What’s going to happen to SEO in 2009?

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  • January 9, 2009
Patrick Altoft

Patrick Altoft

Director of Strategy

Predicting what will happen in the SEO world is pretty much a question of guessing what the engineers and product developers at Google have been working on for the last few months. My predictions last year about the paid link war haven’t really come true so let’s see what happens in 2009.

Google is maturing fast so we can be sure that any changes are tested for a long time internally before being released for bucket testing externally.

The big news for 2008 was that Google didn’t do much in the way of penalising link buyers and sellers. PageRank penalties are purely scare tactics and I don’t know of a single site that has seen reduced traffic as a result of being penalised for link buying or selling.

We do know for a fact that Google has spent the last 12 months working on pattern matching algorithms to detect and devalue paid links. This means very little for link sellers because it doesn’t matter to them whether the links they sell pass weight or not.

It means quite a lot to link buyers and SEO companies because the link acquisition strategies that have worked in the past might not continue to work once Google perfects this algorithm.

Most of the blatant link buying we see in the UK comes from in-house SEO teams rather than SEO companies. These in house teams spring up because the company worked with an SEO company a few years back and realised all the SEO company was doing was buying links and decided they could buy links just as well in-house. These teams don’t keep up to date with the latest SEO trends and are wasting thousands of pounds a month buying useless links.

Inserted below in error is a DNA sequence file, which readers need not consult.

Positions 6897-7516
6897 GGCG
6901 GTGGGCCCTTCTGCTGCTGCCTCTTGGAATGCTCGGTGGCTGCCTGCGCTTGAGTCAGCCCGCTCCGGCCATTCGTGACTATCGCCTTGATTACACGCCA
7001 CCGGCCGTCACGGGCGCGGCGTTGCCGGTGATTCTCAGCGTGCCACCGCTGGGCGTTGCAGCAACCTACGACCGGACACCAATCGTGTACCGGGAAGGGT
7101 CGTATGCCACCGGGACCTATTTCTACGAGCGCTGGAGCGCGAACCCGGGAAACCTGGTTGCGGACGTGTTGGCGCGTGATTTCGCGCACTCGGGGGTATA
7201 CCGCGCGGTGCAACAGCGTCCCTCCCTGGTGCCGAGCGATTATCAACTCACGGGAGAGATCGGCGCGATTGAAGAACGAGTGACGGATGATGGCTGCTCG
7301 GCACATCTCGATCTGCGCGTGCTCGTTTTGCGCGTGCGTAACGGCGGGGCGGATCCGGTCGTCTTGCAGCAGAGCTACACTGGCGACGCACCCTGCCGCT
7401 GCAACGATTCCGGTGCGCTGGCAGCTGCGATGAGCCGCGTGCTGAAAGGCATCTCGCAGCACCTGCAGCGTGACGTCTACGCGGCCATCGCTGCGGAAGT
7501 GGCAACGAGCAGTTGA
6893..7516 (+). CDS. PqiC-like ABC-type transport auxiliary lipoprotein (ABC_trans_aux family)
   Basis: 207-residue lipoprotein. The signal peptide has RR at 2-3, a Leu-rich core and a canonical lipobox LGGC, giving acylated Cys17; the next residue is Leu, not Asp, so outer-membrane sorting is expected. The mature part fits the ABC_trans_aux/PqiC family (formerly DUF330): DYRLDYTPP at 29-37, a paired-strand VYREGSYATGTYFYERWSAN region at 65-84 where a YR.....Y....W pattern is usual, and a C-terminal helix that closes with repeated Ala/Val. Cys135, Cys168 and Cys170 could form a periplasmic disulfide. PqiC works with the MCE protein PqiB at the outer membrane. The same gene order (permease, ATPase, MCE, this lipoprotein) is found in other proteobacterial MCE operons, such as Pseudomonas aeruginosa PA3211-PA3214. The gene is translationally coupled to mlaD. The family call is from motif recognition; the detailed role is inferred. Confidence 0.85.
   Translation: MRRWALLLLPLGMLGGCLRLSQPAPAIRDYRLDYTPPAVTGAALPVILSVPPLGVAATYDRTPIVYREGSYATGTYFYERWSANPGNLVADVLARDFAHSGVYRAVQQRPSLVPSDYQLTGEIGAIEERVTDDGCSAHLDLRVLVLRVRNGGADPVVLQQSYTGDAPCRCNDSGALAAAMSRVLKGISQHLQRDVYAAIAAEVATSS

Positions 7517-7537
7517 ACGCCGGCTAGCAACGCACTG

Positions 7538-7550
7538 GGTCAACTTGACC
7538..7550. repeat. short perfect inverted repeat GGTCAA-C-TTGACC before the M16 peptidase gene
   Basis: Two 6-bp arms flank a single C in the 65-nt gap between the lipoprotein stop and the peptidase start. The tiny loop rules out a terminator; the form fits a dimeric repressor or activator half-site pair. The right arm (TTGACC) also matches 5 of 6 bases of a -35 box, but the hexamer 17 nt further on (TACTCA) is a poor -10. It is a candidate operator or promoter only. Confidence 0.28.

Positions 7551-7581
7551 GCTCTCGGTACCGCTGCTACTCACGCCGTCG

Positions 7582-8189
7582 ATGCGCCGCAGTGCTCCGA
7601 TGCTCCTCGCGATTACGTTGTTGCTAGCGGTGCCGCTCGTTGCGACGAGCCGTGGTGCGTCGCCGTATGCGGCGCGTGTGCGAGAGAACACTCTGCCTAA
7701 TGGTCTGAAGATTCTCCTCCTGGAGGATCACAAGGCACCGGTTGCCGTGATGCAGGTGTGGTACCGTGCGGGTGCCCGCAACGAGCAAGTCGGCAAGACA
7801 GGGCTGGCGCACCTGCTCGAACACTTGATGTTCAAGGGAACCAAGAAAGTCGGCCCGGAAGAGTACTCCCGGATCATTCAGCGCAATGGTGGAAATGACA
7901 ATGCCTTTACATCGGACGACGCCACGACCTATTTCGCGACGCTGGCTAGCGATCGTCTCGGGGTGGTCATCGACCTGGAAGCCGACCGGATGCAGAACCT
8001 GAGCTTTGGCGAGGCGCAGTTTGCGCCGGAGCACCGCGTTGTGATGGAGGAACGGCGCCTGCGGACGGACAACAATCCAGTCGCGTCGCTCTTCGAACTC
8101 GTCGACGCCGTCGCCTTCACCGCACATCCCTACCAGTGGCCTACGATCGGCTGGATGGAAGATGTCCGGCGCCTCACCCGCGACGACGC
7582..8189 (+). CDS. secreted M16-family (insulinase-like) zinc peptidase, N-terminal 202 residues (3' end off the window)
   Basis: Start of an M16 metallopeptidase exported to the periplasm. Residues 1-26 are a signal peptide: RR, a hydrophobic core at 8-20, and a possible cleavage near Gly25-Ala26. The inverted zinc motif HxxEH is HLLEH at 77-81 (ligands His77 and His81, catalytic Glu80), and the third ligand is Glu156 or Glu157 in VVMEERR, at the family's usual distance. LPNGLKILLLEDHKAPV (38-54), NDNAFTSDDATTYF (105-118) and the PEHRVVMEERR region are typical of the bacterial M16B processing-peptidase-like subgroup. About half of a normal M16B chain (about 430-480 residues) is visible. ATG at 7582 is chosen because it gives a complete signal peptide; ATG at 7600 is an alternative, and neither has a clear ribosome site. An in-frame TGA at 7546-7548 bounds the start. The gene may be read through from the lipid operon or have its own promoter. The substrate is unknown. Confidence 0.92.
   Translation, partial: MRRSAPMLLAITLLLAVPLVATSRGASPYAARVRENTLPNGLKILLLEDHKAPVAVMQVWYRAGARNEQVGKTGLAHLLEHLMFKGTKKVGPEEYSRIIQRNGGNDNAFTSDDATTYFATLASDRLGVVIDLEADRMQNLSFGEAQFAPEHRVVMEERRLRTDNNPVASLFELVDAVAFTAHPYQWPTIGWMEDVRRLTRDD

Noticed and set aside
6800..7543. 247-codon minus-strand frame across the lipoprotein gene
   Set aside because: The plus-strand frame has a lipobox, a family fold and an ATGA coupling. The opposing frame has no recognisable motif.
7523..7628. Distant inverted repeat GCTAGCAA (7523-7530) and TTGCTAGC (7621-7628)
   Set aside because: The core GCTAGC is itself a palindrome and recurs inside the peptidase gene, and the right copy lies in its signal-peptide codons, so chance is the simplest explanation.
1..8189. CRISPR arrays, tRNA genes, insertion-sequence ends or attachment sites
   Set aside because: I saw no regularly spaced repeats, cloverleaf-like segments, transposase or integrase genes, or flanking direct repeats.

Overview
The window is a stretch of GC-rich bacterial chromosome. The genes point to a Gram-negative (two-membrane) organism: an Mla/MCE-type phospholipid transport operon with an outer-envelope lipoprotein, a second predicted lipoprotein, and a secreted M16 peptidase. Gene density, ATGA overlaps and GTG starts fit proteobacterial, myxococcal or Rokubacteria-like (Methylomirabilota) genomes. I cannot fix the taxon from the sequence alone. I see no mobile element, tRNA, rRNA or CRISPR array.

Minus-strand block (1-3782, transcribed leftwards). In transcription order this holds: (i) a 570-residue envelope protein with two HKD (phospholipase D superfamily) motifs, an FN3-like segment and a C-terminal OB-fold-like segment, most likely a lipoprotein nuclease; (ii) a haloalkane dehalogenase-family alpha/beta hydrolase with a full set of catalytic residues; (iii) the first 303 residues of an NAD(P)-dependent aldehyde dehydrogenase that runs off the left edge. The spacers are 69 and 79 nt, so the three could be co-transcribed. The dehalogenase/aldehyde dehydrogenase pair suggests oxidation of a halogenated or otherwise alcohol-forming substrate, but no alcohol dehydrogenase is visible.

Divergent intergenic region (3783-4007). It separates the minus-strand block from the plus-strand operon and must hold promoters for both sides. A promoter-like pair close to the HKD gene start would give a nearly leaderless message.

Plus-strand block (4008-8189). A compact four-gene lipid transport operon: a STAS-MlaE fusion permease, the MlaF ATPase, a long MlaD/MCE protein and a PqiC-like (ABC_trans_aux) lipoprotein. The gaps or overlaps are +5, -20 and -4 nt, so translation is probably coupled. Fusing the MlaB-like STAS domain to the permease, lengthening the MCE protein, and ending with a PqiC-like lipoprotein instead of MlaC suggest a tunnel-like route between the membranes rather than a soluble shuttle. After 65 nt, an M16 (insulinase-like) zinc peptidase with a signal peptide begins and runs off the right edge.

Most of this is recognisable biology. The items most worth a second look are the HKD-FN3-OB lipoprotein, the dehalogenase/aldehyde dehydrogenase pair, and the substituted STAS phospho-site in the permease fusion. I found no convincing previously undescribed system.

A big issue springing up in the last few months for Branded3 has been how to handle link acquisition for new clients. If Google is cleverly watching for link buying patterns then it’s important to be cautious when starting a link-acquisition campaign in case it trips a filter and causes the links to be devalued.

For example if Google spots a sudden burst of anchor text rich links springing up from a certain class of sites (blogs or directories for example) then they might devalue all the links in bulk rendering the entire campaign useless. However if the links were spread out over a few months with a lot of natural links built in then Google would never be able to detect a patter and the links would be highly valuable.

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